Echoes of Watergate in 'Monday night massacre'?

Trump fires acting Attorney General Sally Yates.
Trump fires acting Attorney General Sally Yates.


    Trump fires acting Attorney General Sally Yates.


Trump fires acting Attorney General Sally Yates. 01:31

Story highlights

  • Sally Yates, due to be replaced by Sen. Jeff Sessions, ousted by Trump
  • US courts are questioning whether executive order on immigration is legal

Paul Callan is a CNN legal analyst, a former New York City homicide prosecutor and currently is of counsel at the New York law firm of Edelman & Edelman PC, focusing on wrongful conviction and civil rights cases. The opinions in this article belong to the author.

(CNN)It was a wet and dreary Saturday on October 20, 1973, when the last Attorney General of the United States was forced to resign rather than follow an order of his boss -- the President of the United States.

On that day, Elliot Richardson defied an order of President Richard Nixon to fire a tough, bow-tied prosecutor named Archibald Cox, a special prosecutor appointed to investigate the Watergate scandal.
Mr. Cox was getting a little too close for presidential comfort to issuing a subpoena for secretly taped conversations between Mr. Nixon and his top co-conspirator aides, H.R. "Bob" Haldeman and John Ehrlichman.
    What followed became known as the Saturday Night Massacre. After Mr. Richardson resigned, his deputy attorney general also refused to follow the order -- and was fired by Nixon.
    The next in the chain of command was Robert Bork, the Solicitor General of the United States. Bork willingly followed Nixon's order terminating Archibald Cox in an act that would only temporarily stall Nixon's slow march to disgrace and resignation. Bork would subsequently be denied a seat on the Supreme Court.
    A chill wind blew through DC again last night, when history repeated itself in a considerably less dramatic "Monday night massacre." President Donald Trump suddenly fired acting Attorney General Sally Yates. Ms. Yates had ordered attorneys at the Department of Justice to refrain from defending the President's executive order mandating strict travel restrictions on the residents of seven Muslim-majority nations in pending court challenges throughout the United States.
    The attorney general is, after all, the president's lawyer, whose sworn duty is to defend the president and government of the United States. Ms. Yates suggests that she owes a superior duty to defend the Constitution of the United States and that the sacred principles of that document are being trashed by Mr. Trump.
    It should be noted that Ms. Yates was appointed to her position as acting Attorney General by President Obama following the resignation of her controversial predecessor, Loretta Lynch.
    Yates in 2015: AG obligated to 'follow the law'
    Yates in 2015: AG obligated to 'follow the law'


      Yates in 2015: AG obligated to 'follow the law'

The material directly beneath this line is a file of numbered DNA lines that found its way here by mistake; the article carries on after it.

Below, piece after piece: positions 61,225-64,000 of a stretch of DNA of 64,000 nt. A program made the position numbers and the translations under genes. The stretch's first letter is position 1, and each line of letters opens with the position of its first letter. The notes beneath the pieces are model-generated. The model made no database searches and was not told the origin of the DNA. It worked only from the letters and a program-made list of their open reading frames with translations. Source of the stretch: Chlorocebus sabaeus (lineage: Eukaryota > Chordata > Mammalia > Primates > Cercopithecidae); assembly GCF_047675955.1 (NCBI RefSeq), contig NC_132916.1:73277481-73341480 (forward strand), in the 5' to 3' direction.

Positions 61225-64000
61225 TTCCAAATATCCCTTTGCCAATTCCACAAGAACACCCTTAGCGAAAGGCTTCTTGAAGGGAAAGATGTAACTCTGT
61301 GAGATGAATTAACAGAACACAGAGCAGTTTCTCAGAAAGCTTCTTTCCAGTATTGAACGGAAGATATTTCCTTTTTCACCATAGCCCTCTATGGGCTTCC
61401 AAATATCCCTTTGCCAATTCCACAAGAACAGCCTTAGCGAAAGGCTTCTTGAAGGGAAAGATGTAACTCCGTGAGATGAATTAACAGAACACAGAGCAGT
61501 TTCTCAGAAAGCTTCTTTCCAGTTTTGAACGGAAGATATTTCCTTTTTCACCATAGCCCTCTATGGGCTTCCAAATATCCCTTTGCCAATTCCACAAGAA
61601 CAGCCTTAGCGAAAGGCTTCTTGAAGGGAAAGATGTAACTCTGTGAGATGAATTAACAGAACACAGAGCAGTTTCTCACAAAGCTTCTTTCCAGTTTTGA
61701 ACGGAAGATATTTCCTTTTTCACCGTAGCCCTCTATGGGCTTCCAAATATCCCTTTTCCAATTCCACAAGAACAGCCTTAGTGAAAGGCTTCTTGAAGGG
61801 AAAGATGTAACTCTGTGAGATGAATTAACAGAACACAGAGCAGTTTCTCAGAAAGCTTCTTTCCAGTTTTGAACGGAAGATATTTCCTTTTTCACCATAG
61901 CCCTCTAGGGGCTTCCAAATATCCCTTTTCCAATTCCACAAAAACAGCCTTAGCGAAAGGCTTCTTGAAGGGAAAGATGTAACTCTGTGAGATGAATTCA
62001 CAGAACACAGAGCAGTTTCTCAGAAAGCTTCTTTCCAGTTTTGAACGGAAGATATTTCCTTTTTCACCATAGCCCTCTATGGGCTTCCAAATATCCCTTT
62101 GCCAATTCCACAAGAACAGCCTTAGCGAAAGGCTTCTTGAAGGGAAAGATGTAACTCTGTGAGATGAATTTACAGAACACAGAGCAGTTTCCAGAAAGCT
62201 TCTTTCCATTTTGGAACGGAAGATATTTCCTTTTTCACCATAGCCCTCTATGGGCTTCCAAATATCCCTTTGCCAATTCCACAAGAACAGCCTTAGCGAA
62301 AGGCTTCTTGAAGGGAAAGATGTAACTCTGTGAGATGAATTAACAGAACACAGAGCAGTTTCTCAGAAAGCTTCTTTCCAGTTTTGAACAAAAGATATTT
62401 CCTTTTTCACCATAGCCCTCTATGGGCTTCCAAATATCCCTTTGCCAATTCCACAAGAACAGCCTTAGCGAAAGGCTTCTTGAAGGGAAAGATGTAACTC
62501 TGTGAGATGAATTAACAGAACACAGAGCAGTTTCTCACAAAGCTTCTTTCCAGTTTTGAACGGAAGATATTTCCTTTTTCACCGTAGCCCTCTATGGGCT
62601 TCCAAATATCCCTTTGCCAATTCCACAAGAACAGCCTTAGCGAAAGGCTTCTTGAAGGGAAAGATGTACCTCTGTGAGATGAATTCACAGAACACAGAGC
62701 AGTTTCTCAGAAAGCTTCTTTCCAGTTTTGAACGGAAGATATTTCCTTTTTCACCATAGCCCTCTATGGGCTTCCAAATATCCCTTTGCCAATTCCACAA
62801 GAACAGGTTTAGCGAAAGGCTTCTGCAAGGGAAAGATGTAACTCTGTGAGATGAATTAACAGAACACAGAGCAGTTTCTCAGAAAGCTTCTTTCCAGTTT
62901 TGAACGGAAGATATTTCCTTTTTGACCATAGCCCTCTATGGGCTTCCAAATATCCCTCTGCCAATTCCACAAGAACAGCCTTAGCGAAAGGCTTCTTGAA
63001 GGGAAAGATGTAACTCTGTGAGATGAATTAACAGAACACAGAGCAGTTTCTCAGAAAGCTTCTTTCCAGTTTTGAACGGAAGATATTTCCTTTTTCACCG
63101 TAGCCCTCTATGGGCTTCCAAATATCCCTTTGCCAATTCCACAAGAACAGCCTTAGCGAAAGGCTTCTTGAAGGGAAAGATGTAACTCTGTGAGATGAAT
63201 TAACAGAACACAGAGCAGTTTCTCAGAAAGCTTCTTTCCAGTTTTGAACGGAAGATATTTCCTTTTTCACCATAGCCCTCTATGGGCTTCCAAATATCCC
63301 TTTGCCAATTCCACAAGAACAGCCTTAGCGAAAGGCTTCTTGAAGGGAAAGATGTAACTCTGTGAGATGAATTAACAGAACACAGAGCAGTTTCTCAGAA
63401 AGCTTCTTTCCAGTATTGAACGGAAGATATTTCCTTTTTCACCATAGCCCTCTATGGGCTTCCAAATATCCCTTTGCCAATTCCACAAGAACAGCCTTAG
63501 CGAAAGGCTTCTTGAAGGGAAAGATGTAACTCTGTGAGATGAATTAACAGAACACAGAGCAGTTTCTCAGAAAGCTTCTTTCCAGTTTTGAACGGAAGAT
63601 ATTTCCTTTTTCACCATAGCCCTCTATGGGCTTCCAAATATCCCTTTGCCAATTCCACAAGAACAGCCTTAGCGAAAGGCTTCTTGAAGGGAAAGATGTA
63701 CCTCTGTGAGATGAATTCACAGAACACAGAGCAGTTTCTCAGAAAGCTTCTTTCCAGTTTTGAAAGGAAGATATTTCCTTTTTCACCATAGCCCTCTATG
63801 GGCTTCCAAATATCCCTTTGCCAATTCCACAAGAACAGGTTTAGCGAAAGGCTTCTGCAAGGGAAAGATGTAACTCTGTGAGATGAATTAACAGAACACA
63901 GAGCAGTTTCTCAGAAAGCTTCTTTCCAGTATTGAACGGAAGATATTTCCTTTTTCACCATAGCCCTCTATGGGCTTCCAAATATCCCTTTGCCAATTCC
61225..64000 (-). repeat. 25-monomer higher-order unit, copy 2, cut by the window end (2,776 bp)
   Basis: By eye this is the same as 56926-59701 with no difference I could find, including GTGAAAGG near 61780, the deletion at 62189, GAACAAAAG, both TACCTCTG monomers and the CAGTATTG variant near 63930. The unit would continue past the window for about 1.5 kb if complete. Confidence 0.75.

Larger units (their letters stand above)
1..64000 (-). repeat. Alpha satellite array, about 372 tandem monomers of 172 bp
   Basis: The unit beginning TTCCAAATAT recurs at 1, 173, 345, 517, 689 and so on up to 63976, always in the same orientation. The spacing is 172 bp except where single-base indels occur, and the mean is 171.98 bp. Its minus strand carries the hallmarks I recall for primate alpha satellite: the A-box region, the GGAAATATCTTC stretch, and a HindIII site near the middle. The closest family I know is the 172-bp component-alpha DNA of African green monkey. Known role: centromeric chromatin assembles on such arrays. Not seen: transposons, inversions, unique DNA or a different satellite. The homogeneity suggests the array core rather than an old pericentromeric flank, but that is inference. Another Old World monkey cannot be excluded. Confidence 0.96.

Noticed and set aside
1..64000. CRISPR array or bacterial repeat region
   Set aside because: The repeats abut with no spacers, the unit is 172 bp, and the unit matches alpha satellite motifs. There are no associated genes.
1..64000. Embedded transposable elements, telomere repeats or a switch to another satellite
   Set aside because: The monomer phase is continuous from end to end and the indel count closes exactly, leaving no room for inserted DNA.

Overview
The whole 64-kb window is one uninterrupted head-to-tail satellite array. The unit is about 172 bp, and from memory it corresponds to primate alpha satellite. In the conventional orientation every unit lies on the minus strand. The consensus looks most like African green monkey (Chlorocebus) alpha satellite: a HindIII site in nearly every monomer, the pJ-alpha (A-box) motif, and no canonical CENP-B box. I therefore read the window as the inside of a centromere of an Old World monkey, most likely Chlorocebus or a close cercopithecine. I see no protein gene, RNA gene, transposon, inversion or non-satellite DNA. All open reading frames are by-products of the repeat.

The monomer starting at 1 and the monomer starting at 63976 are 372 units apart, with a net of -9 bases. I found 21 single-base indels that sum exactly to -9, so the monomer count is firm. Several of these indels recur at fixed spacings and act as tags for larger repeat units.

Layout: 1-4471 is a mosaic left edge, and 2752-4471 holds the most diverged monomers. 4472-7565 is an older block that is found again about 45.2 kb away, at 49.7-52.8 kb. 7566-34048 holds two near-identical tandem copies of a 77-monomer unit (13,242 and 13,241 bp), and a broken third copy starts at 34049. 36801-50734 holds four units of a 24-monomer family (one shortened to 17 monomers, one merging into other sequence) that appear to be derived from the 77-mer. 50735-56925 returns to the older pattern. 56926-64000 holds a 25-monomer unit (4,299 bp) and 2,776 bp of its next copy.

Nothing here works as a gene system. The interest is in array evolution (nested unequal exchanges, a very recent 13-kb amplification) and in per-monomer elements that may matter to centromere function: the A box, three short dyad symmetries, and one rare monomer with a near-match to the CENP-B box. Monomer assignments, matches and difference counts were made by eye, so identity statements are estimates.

Yates in 2015: AG obligated to 'follow the law' 02:16
    Yates had really just been warming the very hot attorney general seat until Trump's nominee, the equally controversial Sen. Jeff Sessions, is approved by the Senate. She would then have presumably been swiftly replaced, but her retirement has been hastened by a newly elected President, bound and determined to deliver on his every campaign promise in his first two weeks in office.
    Yet another controversial promise will surface this evening, when the President announces the name of his first Supreme Court nominee. Ironically, this nominee may -- in his or her vote on the Supreme Court -- help to determine whether Ms. Yates is viewed as a hero or a hack in her refusal to defend the President; the legality of the Trump order may well wind up in the Supreme Court.
    Ms. Yates will be forcefully criticized for her obstinacy in refusing to defend the President, particularly if reports that the DOJ Office of Legal Counsel signed off on the form and legality of the controversial executive order before it was issued are true.
    The approval of the order does not appear on the OLC website, but more will undoubtedly be heard on this in the days to come.
    Ms. Yates' supporters included a suddenly dry-eyed Sen. Chuck Schumer, who suggested that she is a public servant of impeccable integrity. And at least four federal courts seem to agree with acting Attorney General Yates that the executive order in question may have constitutional problems.
    On the other hand, a lawyer doesn't have to endorse a client's position to defend it in court. Even guilty criminal defendants have the right to competent counsel. Counsel's professional responsibility is to present the client's strongest case within the bounds of ethics and law.
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    Even though the media wind seems to be blowing against Mr. Trump, the legality of the order may be a closer call. The courts have traditionally deferred to the chief executive on matters of foreign policy and security issues relating to the borders of the US. That is not to say that Trump's position is correct but only that it is close enough to the legal line that an ethical lawyer at the Department of Justice could probably offer a defense of the President in good faith.
    Elliot Richardson stepped into American history as a man whose honor and courage gave him the strength to protect the nation from an egotistical president who had criminally abused his power and disgraced his office. Ms. Yates may be viewed as a political partisan looking for a flashy exit, or she may share a bit of Elliot Richardson's spotlight. In the end though, I suspect the "Monday night massacre" will never be in the same league with the one that happened on that Saturday so long ago.